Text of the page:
Minneapolis police shot 20-year-old Daunte Wright near where George Floyd was killed last year.
The police shooting of 20-year-old Daunte Wright in a Minneapolis suburb appeared to be an “accidental discharge” by an officer who drew her gun rather than a Taser during a struggle, the city’s police chief said on Monday.
The shooting on Sunday that led to the death of Wright, who was Black, took place after traffic police pulled over a car in Brooklyn Center, Minnesota, not far from where the trial of Derek Chauvin, the former white Minneapolis police officer charged with murdering George Floyd, is underway.
Brooklyn Center Police Chief Tim Gannon unveiled video footage from a body-worn camera at a news briefing on Monday. It showed a struggle between Wright and the officer. Wright then got back into the car and an officer could be heard yelling “Taser, Taser.”
Then, the car speeds off and a female officer can be heard saying: “Holy sh*t! I just shot him.”
Gannon commented: “This appears to me, from what I viewed and the officers’ reaction and distress immediately after, that this was an accidental discharge that resulted in the tragic death of Mr Wright.”
Wright’s death has prompted widespread demonstrations in Brooklyn Center, which have turned violent.
The mayor of neighbouring Minneapolis has declared a state of emergency and the governor of Minnesota announced a curfew will be in effect from 7pm on Monday (00:00 GMT) until 6am (11:00 GMT) on Tuesday in the counties that include Minneapolis and St Paul. Former Minneapolis police officer Derek Chauvin is currently on trial for the killing of George Floyd, which sparked protests across the United States and in other parts of the world last summer.
‘No one above the law’
President Joe Biden, who described the video of Wright’s killing as “fairly graphic”, said an investigation would be needed to establish what happened.
He told reporters he had not spoken to Wright’s family but extended his prayers to them and said he understood the anger, pain and trauma in the Black community over repeated incidents of police killings.
Later, the president said he was thinking about Wright and his family – “and the pain, anger, and trauma that Black America experiences every day.”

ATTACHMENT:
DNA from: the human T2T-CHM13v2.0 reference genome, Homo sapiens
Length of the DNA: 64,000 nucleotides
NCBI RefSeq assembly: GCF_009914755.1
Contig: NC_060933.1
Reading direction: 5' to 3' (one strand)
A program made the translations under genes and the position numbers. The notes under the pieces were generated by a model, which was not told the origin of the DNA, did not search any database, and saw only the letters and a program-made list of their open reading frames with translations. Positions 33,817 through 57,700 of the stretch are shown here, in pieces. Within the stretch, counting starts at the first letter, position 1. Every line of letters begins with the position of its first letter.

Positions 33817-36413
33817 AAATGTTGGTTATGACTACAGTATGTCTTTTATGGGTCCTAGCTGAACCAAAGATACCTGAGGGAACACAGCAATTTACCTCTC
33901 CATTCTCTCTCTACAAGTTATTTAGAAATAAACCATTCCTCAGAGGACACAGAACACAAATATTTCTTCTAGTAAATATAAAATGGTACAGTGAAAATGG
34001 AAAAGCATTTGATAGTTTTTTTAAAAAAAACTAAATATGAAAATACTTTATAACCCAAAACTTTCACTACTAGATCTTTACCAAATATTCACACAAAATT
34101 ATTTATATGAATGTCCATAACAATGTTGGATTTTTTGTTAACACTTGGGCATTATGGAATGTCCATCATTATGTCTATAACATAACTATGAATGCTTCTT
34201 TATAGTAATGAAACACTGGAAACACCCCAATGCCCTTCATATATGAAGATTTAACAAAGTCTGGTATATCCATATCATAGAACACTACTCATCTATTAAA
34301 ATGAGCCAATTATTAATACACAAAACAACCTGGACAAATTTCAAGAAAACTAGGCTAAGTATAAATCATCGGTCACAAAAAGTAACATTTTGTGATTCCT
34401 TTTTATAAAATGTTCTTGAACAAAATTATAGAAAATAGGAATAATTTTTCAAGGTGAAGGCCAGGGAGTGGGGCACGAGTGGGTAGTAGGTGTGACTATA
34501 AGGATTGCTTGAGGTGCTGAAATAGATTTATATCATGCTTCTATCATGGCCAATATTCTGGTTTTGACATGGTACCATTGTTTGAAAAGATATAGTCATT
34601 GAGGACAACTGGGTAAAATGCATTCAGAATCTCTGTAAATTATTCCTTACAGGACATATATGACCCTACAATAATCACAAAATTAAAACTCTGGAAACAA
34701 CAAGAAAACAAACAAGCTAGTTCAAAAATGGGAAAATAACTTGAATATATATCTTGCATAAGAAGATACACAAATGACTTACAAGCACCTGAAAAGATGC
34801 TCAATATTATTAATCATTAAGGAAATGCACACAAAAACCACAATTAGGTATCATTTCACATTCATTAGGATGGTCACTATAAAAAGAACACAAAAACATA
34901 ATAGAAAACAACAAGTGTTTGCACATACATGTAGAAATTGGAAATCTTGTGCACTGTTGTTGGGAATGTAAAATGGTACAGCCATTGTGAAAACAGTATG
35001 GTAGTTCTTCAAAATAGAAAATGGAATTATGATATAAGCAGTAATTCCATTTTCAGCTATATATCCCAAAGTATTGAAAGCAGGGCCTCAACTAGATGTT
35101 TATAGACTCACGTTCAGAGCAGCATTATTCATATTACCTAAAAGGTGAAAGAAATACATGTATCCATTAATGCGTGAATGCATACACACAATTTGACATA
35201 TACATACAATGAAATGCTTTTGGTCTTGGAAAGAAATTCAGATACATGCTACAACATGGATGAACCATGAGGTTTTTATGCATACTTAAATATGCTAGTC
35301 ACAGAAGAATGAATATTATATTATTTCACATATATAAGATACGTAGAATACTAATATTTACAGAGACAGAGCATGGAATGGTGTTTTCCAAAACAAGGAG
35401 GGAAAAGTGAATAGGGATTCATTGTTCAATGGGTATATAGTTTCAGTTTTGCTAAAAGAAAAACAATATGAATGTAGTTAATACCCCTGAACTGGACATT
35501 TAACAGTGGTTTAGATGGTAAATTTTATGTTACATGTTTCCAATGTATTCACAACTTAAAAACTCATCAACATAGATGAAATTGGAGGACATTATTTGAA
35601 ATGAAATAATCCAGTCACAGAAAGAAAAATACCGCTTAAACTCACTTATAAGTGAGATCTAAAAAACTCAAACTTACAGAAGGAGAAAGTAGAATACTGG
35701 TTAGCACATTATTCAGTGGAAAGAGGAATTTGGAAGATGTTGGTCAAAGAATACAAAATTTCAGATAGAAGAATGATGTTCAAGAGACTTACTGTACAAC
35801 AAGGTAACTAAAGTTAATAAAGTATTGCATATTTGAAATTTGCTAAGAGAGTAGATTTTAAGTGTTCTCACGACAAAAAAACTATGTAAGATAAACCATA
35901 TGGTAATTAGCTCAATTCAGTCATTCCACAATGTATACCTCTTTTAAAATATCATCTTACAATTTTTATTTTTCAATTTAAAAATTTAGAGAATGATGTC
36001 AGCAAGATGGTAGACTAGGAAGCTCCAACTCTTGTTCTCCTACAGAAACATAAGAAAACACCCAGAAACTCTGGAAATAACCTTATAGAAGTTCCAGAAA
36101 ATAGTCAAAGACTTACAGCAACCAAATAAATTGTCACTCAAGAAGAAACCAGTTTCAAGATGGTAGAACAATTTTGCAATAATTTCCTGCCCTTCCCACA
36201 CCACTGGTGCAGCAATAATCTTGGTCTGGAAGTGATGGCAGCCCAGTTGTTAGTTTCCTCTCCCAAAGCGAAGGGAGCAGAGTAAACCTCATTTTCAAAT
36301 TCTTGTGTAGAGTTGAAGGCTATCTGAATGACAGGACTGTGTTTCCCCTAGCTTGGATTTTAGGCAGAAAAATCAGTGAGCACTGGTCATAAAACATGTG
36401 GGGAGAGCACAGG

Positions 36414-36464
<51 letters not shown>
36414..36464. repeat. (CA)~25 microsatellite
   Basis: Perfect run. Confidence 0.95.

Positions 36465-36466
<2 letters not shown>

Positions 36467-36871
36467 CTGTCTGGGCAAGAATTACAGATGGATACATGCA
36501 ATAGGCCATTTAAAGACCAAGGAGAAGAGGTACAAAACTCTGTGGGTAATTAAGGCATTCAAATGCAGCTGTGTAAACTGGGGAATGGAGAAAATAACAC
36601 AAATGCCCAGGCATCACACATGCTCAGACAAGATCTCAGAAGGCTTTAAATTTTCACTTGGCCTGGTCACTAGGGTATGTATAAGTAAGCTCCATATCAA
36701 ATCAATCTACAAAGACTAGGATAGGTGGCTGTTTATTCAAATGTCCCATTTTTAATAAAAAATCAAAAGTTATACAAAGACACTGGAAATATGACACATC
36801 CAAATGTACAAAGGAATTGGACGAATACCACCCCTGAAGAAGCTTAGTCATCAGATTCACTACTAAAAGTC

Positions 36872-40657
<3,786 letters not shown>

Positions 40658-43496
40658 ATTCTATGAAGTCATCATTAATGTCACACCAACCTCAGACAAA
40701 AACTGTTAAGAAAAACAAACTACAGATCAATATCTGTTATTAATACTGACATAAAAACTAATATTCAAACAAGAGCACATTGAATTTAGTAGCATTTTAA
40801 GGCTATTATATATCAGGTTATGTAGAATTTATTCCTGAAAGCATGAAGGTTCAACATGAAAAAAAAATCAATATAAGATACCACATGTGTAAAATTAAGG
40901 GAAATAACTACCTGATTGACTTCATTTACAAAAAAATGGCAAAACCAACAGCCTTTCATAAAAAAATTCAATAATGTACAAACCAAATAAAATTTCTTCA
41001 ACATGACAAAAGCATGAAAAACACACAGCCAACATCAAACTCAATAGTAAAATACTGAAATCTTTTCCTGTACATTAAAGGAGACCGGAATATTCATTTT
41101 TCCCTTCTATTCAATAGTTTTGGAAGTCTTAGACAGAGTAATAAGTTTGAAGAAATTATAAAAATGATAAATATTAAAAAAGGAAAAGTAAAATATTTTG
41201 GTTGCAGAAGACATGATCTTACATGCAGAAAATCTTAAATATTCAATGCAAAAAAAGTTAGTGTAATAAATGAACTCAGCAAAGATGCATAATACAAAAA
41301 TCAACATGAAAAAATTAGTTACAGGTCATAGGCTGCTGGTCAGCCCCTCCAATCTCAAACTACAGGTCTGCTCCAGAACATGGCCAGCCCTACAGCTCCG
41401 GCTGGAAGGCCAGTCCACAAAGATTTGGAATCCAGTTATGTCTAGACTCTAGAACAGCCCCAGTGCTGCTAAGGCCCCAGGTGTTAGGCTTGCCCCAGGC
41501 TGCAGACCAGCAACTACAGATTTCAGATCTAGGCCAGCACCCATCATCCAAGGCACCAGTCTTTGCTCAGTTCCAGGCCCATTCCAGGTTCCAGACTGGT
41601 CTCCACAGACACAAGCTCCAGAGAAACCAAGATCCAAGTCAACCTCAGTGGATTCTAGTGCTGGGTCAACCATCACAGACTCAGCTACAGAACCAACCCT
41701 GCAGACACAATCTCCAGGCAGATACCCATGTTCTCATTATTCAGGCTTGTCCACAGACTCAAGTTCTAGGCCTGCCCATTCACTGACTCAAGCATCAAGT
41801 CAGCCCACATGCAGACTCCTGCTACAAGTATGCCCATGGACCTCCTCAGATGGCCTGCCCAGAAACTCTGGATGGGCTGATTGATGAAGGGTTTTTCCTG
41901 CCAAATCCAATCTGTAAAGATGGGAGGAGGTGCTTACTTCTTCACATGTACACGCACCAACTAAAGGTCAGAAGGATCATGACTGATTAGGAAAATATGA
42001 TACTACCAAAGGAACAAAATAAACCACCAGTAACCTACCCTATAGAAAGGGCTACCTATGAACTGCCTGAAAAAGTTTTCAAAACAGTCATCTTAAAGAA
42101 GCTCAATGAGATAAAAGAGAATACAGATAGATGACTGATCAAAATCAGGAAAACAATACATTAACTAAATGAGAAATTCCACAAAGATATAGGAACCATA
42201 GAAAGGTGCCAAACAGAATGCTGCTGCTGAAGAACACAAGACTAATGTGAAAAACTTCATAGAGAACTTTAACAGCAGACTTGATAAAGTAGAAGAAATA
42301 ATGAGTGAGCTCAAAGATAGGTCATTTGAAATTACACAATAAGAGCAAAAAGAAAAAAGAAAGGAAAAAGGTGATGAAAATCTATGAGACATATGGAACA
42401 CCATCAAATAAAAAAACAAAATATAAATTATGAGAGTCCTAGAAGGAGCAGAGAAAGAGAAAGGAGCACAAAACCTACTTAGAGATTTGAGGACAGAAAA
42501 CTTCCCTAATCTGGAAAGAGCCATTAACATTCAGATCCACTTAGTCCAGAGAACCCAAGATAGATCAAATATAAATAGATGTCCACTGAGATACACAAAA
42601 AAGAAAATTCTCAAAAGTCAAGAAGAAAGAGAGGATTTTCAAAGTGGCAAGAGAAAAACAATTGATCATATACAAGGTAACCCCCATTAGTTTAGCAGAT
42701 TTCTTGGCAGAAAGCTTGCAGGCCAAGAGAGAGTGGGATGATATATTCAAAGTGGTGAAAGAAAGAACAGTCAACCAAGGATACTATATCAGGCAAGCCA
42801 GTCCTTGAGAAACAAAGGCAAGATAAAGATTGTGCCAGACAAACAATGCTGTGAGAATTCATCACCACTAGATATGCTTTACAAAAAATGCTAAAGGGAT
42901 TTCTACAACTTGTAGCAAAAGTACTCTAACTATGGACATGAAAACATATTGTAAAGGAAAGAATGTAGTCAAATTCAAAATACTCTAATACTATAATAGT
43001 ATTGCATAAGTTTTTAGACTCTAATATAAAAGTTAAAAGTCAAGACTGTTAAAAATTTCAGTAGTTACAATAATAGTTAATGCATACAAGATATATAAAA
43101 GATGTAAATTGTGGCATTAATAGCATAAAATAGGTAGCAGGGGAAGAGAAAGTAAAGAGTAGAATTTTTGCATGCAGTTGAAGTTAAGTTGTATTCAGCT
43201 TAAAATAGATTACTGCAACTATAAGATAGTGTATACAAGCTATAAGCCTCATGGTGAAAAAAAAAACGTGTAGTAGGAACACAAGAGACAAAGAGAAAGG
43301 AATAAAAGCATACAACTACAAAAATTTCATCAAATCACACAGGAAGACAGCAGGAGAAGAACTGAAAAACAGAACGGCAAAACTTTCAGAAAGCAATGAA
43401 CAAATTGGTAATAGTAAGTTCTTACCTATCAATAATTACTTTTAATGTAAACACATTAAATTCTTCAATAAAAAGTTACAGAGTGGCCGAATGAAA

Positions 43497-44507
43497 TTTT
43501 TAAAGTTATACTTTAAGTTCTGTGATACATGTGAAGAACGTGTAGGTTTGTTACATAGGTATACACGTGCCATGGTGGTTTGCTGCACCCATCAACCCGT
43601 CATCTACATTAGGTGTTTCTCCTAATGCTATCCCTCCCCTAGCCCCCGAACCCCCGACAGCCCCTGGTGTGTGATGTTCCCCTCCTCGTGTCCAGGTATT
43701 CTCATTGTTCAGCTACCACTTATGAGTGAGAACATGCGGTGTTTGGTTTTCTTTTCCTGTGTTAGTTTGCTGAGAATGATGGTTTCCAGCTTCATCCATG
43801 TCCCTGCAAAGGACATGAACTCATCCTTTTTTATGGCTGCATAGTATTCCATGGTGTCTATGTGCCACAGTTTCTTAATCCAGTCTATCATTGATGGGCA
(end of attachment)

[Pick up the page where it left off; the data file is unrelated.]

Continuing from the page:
“While we await a full investigation, we know what we need to do to move forward: rebuild trust and ensure accountability so no one is above the law,” Biden wrote on Twitter.
The Minnesota National Guard is guarding the Brooklyn Center police headquarters and law enforcement officers were erecting a concrete barrier as Minnesota State Patrol officers joined the line in front of the precinct.
“I want to say that our hearts are aching right now,” Brooklyn Center Mayor Mike Elliott told the briefing. “We are in pain right now. And we recognise that this couldn’t have happened at a worse time.
“We will get to the bottom of this,” Elliott said. “We will do all that is in our power to make sure that justice is done for Daunte Wright.”
Wright’s mother, Katie Wright, had told reporters on Sunday she had received a call from her son on Sunday afternoon telling her that police had pulled him over for having air fresheners dangling from his rear-view mirror, which is illegal in Minnesota. She could hear police tell her son to get out of the vehicle, she said.
In a statement, Brooklyn Center police said officers had pulled over a man for a traffic violation just before 2pm (19:00 GMT) and found he had an outstanding arrest warrant. As police tried to arrest him, they say the man got back into the car.
Minnesota police fatally shot a Black man during a traffic stop. Family say police stopped him for having an air freshener in his rearview mirror.#DaunteWright was 20.
Police shot him as he reentered his car, claiming he had an outstanding warrant, and he crashed blocks away. pic.twitter.com/53N3t9SkU3
— AJ+ (@ajplus) April 12, 2021
One officer shot the man, who was not identified in the statement. The man drove several blocks before striking another vehicle and dying at the scene.
When asked if there would be charges in the case, Gannon said it was “far too early”.